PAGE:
Cybercriminals have been making waves through internet scams in recent years. The risk of having your identity stolen due to online information loss has increased exponentially and a remarkable one in four people will experience identity theft. Your information could be stolen and then sold online for large amounts of money, allowing cybercriminals to open credit cards and more in your name.
69% of Americans are more afraid of having their credit card information hacked than nearly any other type of information theft. In 2014, roughly half of Americans, 47%, experienced a credit card hack. So how can you avoid becoming one of these numbers? The key is in digital security.
One of the easiest ways to gain access to your computer and information is through downloads or links in your email. Even if a link comes to you from a friend, it could mean their account was hacked and the link is a trojan horse or worse. Opening links without verifying with the friend that their account is stable can lead to a potential computer infection and information loss. Always verify links and downloads before making your computer vulnerable.
Limit Information Release
Every piece of information you release about yourself becomes a part of the puzzle online hackers are putting together. By finding your full name, date of birth, physical address and credit card numbers, a hacker is fully equipped to begin opening accounts in your name, in effect ruining your credit score and finances.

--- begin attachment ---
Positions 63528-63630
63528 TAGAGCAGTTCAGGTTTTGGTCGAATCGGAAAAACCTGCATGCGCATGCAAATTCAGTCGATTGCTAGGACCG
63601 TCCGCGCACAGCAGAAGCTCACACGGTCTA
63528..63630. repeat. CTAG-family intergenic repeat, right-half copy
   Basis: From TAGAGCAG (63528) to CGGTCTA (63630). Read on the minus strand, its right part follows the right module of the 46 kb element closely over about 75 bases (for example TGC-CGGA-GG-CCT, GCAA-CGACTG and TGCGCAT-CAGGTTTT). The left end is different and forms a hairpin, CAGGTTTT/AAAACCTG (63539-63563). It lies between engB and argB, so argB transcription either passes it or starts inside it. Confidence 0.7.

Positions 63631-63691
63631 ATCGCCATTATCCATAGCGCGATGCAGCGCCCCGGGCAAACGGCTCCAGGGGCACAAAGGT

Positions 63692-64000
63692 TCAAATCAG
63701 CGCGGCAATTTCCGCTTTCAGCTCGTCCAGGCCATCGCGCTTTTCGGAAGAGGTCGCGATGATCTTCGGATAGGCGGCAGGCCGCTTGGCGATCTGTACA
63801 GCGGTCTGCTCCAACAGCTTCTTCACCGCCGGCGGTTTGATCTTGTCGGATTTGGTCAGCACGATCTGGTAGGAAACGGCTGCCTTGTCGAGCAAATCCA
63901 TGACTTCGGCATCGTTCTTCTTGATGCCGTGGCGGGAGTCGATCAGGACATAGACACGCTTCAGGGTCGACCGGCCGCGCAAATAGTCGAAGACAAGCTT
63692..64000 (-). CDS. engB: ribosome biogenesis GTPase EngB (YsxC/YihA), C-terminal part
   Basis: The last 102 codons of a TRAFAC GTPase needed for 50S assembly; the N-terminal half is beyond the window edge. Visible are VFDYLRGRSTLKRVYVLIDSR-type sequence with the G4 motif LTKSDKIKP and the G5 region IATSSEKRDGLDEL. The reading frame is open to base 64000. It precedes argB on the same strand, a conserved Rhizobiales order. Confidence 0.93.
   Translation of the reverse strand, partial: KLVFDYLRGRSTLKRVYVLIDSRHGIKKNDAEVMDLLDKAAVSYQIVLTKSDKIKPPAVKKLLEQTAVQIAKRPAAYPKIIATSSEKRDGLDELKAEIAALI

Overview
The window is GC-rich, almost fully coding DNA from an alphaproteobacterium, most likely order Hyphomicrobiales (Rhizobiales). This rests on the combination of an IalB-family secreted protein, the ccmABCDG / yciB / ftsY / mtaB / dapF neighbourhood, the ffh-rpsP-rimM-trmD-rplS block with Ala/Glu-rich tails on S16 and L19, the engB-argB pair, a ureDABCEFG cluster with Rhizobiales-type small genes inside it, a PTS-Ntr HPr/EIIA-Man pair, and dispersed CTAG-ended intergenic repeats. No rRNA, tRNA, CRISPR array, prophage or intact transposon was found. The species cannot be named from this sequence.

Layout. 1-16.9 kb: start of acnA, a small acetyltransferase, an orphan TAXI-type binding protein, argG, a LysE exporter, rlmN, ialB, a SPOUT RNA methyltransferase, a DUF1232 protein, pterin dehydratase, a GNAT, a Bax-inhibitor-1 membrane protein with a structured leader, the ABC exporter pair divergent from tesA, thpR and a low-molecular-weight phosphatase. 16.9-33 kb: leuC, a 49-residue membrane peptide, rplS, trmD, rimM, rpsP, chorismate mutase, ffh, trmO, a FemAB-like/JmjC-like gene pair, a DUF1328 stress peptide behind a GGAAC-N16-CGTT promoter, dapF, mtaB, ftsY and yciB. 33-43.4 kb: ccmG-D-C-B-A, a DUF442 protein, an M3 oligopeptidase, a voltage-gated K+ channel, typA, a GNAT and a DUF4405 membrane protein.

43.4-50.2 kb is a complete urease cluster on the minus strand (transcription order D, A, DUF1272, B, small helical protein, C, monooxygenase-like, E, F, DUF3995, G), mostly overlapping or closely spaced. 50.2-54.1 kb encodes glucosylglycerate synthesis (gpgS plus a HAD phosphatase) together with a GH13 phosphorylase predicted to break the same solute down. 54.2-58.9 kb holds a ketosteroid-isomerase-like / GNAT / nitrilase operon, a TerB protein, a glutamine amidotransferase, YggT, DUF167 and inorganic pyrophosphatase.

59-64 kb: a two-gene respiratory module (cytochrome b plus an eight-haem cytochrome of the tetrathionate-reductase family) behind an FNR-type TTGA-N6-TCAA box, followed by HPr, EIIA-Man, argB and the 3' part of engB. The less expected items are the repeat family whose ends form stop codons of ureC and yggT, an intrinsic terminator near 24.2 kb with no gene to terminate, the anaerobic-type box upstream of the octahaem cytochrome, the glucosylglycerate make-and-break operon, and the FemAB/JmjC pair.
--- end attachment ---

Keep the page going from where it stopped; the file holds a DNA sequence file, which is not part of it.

To avoid becoming a part of this growing statistic, be aware of how you are releasing your personal information. Avoid posting physical addresses, personal information or even your pet’s names on social media. All of these pieces of information can be used to crack your passwords and access your personal information.
Monitor Your Credit Report
Every year you are entitled to a free credit report from one of the three following companies, Equifax, TransUnion or Experian. These are the only three credit reporting companies, so be careful not to release your information to anyone else. If you have any reason to believe your information has been released or you were a part of a data breach, notifying these companies is critical.
A sign that your identity has been compromised could come in a number of ways. It could be health insurance benefits maxed out, strange charges on bank statements or a poor credit score. Contact one of the above companies to have them put a fraud alert on your account if you believe your information was compromised. This can help you save money and sanity during the identity reclamation process if you catch it early.